Maskarade [Comic opera in three acts after Ludvig Holberg’s “Mascarade”; Vilhelm Andersen’s libretto sung in an English translation by David Pountney]
Jeronimus – Brindley Sherratt
Leander – Michael Schade
Henrik – Kyle Ketelsen
Magdelone – Kari Hamnøy
Leonard – Robin Leggate
Leonora – Emma Bell
Pernille – Gail Pearson
Arv – Adrian Thompson
Corporal Mors, et al – Martin Winkler
Flower seller – John Hewitt-Jones
Cupid – Richard Gauntlett
The Royal Opera Chorus
The Orchestra of the Royal Opera House
David Pountney – director
Johan Engels – sets
Marie-Jeanne Lecca – costumes
Wolfgang Göbbel – lighting
Renato Zanella – choreography
Reviewed by: Richard Whitehouse
Reviewed: 19 September, 2005
Venue: The Royal Opera House, Covent Garden, London
As Smetana did for Czech opera with “The Bartered Bride” a generation before, so Nielsen created national Danish opera with “Maskarade” in 1906. Yet, as the acceptance of Smetana’s opera proves, an unfamiliar language alone cannot have been the reason for its absence from the British stage until Opera North’s production of 1992. Since then an unwieldy production at the Guildhall School has reinforced that the opera contains some of Nielsen’s best music, but doubts over its effectiveness as a stage-work remain and are in many respects exacerbated by the Royal Opera’s new production.
That “Maskarade” is a comedy should not detract from the subtlety with which the main protagonists are, during the first two acts at least, depicted. While Vilhelm Andersen’s libretto – sung here in David Pountney’s self-consciously racy translation, which nonetheless conveys much of the Danish original’s rhyming sequences (frequently denied to those who were relying on surtitles for their understanding of the text!) and attendant puns – articulates the music’s evolution ably enough, there is often a sense in which Holberg’s stagecraft conflicts with Nielsen’s own dramatic convictions to a marked degree.
Not so in Act Two – as dramatically poised a span of opera as any of its era. Act One, however, falls into a series of musical vignettes which, for all their Mozartian deftness, fail to cohere as a dramatic whole. Act Three takes place at the masquerade – a fitting climax, save that what should be the culmination of character relationships is undermined by a rigid sequence of encounters more suited to the medium of spoken drama than that of music theatre, leading to a denouement which not only seems a long time in coming, but is also too perfunctory to resolve the dramatic and musical implications of the opera as a whole. It hardly helped in this instance that the conclusion was treated here as a full-blown ‘send up’, the main characters taking their bow before the music had concluded – the final bars of which were thus rendered nearly inaudible against the wholly unsubtle and engineered applause.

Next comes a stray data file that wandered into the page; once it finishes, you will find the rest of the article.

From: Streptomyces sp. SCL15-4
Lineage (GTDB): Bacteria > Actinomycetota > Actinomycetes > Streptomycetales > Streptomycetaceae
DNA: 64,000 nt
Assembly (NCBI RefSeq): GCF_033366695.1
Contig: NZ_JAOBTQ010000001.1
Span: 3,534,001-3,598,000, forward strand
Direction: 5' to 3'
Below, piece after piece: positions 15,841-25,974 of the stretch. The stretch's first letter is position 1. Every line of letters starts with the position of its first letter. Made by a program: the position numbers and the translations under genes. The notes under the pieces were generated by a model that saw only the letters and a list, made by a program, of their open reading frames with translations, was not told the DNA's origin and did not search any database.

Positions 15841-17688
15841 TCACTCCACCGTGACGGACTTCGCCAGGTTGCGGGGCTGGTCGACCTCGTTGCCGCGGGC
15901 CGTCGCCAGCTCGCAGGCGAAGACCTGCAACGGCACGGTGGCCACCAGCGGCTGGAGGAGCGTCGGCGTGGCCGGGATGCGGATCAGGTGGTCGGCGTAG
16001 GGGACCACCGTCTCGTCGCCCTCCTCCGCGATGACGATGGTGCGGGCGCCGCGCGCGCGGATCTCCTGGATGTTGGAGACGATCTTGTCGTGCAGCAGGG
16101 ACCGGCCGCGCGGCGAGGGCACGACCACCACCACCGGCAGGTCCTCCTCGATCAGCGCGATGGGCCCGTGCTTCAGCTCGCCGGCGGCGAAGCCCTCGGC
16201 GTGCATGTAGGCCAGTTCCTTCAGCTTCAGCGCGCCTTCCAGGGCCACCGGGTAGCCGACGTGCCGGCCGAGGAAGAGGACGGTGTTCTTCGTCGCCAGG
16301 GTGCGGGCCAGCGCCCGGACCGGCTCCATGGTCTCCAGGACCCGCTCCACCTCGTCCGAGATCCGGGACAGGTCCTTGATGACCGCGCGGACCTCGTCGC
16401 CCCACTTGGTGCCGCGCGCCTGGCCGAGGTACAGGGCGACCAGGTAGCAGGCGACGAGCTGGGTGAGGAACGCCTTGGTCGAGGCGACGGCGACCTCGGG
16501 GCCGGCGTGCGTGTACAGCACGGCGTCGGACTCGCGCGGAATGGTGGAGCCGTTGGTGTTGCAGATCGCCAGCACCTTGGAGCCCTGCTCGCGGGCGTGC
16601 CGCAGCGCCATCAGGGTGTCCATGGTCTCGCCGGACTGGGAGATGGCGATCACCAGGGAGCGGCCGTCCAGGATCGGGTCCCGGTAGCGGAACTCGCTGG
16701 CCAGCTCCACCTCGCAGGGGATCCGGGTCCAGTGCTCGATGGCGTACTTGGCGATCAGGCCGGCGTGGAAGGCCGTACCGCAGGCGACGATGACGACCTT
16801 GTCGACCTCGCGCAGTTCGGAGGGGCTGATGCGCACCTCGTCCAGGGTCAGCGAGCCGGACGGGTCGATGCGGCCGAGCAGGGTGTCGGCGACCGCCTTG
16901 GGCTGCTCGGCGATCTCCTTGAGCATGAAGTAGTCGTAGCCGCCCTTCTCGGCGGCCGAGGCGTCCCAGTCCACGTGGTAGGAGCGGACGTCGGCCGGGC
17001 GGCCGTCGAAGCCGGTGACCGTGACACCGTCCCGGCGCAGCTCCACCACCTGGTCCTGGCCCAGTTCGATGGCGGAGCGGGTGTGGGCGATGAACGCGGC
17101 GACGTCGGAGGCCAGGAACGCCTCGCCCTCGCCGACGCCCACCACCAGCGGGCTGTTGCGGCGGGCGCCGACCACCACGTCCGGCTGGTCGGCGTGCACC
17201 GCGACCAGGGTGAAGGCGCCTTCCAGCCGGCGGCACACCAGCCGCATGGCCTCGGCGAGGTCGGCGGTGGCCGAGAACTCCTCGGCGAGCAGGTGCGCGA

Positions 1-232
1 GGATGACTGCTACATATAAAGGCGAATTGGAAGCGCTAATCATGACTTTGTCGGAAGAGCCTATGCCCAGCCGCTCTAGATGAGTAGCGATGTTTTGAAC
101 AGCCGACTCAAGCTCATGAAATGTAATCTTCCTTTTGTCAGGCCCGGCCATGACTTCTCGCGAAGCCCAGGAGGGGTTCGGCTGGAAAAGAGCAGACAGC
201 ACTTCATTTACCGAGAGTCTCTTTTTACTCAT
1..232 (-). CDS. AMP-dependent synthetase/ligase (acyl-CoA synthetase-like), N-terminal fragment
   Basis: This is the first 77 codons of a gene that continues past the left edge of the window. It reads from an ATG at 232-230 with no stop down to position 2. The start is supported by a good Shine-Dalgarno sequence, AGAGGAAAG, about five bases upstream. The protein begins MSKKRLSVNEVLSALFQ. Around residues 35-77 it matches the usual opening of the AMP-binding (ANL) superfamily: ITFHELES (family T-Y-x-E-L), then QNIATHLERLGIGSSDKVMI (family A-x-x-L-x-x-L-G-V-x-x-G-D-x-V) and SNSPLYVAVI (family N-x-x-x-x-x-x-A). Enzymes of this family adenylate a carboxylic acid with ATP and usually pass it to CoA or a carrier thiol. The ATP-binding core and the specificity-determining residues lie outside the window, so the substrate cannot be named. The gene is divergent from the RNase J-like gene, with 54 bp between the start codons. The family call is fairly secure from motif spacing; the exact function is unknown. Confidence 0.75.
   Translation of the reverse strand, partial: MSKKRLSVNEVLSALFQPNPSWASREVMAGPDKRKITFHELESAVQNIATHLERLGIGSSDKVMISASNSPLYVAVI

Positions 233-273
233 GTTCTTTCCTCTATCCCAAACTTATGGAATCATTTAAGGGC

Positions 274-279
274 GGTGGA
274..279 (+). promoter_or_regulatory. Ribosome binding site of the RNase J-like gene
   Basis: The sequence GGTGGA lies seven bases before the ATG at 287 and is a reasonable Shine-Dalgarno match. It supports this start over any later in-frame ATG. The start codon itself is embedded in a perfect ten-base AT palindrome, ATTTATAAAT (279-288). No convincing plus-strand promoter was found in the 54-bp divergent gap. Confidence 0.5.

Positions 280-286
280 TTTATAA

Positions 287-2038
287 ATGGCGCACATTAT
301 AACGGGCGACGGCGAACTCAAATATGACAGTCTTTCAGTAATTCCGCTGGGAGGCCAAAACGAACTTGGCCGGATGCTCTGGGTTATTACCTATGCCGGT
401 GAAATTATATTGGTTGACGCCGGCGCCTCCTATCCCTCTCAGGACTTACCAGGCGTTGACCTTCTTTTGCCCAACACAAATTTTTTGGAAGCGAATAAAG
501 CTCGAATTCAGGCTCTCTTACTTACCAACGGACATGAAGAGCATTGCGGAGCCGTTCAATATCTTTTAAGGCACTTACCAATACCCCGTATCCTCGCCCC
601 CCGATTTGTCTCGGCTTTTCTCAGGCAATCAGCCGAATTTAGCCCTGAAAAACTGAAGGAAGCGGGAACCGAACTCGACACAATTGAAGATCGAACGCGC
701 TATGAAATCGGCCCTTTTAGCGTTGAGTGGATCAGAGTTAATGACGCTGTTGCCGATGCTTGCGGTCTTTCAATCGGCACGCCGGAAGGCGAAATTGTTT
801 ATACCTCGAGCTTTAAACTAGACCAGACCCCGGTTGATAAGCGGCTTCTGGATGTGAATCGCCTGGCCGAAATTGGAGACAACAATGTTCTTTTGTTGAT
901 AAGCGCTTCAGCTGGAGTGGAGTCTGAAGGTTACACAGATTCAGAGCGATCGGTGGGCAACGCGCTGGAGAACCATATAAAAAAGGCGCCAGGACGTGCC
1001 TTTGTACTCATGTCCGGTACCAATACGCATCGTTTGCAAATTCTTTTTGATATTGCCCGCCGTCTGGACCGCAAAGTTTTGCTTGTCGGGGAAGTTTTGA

One might have hoped, having largely been absent from British opera houses for over a decade now, that Pountney would have acquired a new range of stage procedures to revitalise what had become a manifestly tired approach by the end of his tenure with English National Opera. Although the skewed picture-frame in which the stage action is set is hardly an original idea, it does seem apposite to the frequently off-kilter activities taking place within. And, throughout the first act and intermittently during the second, his handling of stage-action – allied to Johan Engels’s stylishly period sets and Maria-Jeanne Lecca’s colourful and not unduly over-the-top costumes – conveyed the humour of the opera without descending to cheap parody.
Which, unfortunately, is just what happens in Act Three – the masquerade used as a vehicle for a succession of stunts which, however farcical in intent or camp in appearance, were cringing and completely unfunny. Add to this the old Pountney trick of cluttering the stage with as much superfluous action as possible, so avoiding any need to more meaningfully render the drama in visual terms, and it becomes clear that the director who took the UK stage by storm with his probing and provocative productions a quarter-century ago is all but coasting on the basis of his reputation.
As to the singers, Brindley Sherratt’s overbearing but not unsympathetic Jeronimus (his burnished tone ideally suited to his reflective Act One aria) and Kyle Ketelsen’s capricious portrayal of the worldly-wise Henrik were the undoubted stars. As Leander, Michael Schade tellingly combined impetuosity and gaucheness, despite his occasionally pallid delivery, while Kari Hamnøy brought out the impulsive (or should that be desperate?) streak in Magdelone. Robin Leggate was on vintage form as the obsequious Leonard, and Adrian Thompson portrayed the put-upon Arv with relish. Eloquent and alluring as was Emma Bell’s Leonora (her Act Two duet with Leander the highpoint it needs to be), it was Gail Pearson’s raunchy Pernille that amply underlined the way that servants can master their superiors. Martin Winkler took on his cameos with baleful authority, but Richard Gauntlett’s physical acrobatics as Cupid provided a visual ‘leitmotiv’ that grew tiresome as the opera proceeded.
There can be few conductors better able to capture the essence of this deceptively sanguine score than Michael Schønwandt, and so it proved – with a sparking account of the well-known overture (its halting segue into the opera worthy of Mozart), and with the gentle melancholy of the introduction to Act Two and ballet sequences in Act Three well realised by an in-form Royal Opera House Orchestra. Throughout the evening, the characteristic ‘Nielsen sound’ came through in full measure – confirming that “Maskarade”, whatever its theatrical failings, is an opera well worthy of revival. A pity, then, that not more of its warmth and generosity of spirit – qualities at a premium in twentieth-century opera – was encouraged to come through in this often-entertaining but too frequently superficial production.